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Aid to 'Poorly Performing' Countries: a Critical Review of Debates and Issues

Research reports

Written by Andrew Shepherd

Within the development aid community decisions regarding aid allocations are increasingly linked with analyses of country performance. Aid is offered as an incentive to countries to demonstrate their development credentials and their commitment to international standards of governance and human rights. Problematic for the aid community is what to do about countries that are not performing well and seem to show little commitment to doing so. There is growing interest within the aid community about how to engage in these ‘poorly performing’ countries. This report, commissioned by the UK Department for International Development, reviews critically current debates regarding aid in ‘poorly performing’ countries. The study sought to clarify and make operational the concept of ‘poor performance’ by analysing the criteria against which performance is assessed, identifying the key constraints to aid engagement and developing an approach at the country level for better understanding poor performance. It has combined extensive review of relevant literatures and a statistical component with a series of desk-based country studies (India, Malawi, Rwanda and Sudan).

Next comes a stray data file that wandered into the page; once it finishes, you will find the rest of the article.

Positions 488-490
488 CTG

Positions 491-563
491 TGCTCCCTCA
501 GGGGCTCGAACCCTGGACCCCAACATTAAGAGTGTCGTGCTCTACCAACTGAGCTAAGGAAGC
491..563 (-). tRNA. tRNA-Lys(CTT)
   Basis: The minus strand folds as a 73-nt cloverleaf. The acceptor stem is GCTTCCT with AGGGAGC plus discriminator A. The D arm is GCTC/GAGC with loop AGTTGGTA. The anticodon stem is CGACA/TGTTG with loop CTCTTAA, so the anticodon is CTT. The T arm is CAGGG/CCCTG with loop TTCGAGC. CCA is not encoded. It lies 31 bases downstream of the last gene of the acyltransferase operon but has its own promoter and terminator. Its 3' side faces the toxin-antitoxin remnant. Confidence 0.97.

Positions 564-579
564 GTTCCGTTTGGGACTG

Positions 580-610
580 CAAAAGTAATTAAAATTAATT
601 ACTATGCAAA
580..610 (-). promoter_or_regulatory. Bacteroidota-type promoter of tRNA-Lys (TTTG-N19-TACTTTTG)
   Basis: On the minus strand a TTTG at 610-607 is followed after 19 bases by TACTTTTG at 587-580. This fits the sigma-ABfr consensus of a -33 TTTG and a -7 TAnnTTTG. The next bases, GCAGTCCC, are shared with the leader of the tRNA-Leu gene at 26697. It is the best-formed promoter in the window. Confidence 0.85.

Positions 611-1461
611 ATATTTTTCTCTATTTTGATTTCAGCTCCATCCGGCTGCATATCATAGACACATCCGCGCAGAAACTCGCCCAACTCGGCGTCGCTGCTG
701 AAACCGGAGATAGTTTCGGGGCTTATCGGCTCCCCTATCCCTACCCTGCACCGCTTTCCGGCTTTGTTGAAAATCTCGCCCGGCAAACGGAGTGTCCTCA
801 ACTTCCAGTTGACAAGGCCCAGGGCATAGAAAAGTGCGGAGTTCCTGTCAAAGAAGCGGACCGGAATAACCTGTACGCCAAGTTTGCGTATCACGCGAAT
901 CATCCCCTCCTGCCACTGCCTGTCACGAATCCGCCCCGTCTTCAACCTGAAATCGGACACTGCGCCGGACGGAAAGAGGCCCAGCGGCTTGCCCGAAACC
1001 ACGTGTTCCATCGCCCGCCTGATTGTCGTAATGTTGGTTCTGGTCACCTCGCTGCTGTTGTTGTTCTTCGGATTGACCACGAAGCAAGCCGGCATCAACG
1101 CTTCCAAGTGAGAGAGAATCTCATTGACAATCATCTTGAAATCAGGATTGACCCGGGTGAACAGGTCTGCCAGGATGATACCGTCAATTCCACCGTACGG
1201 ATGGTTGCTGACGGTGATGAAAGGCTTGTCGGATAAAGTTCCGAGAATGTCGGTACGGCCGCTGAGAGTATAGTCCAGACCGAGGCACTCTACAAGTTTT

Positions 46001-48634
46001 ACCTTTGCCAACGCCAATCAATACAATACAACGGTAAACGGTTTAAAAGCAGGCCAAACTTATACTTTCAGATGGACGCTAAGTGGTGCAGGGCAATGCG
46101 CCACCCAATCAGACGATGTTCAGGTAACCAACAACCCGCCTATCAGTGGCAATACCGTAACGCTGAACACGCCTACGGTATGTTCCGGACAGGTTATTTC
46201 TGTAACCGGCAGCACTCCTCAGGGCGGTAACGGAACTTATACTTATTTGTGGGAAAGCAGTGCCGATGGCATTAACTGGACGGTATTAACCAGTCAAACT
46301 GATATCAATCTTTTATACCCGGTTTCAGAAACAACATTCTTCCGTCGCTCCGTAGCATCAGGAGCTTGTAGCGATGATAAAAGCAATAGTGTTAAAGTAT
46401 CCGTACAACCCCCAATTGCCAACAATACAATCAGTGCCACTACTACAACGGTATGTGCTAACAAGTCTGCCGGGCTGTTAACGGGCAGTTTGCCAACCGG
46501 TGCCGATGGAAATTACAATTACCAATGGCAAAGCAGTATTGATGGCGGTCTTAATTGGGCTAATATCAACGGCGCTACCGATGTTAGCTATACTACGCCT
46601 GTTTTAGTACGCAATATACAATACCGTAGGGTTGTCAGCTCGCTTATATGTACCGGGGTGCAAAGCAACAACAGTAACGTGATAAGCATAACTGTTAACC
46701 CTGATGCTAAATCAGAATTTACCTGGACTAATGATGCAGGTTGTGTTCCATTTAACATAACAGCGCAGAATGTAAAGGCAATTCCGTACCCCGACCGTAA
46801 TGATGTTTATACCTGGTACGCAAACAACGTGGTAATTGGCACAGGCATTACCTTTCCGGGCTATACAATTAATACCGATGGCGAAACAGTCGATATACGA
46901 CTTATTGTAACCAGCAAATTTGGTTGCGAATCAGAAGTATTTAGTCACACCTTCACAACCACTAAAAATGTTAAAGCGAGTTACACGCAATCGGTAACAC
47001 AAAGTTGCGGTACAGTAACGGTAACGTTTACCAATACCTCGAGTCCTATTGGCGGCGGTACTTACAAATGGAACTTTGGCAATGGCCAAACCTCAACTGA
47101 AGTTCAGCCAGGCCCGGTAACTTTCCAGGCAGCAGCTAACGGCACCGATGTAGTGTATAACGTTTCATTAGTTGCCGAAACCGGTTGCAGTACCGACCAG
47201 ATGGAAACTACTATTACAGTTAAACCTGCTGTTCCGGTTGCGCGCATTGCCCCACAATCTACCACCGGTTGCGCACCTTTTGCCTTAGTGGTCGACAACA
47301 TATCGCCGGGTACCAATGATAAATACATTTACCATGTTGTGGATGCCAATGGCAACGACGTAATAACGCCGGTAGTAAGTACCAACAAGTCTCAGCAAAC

Joanna Macrae, Andrew Shepherd, Oliver Morrissey, Adele Harmer, Ed Anderson, Laure-Hélène Piron, Andy McKay, Diana Cammack and Nambusi Kyegombe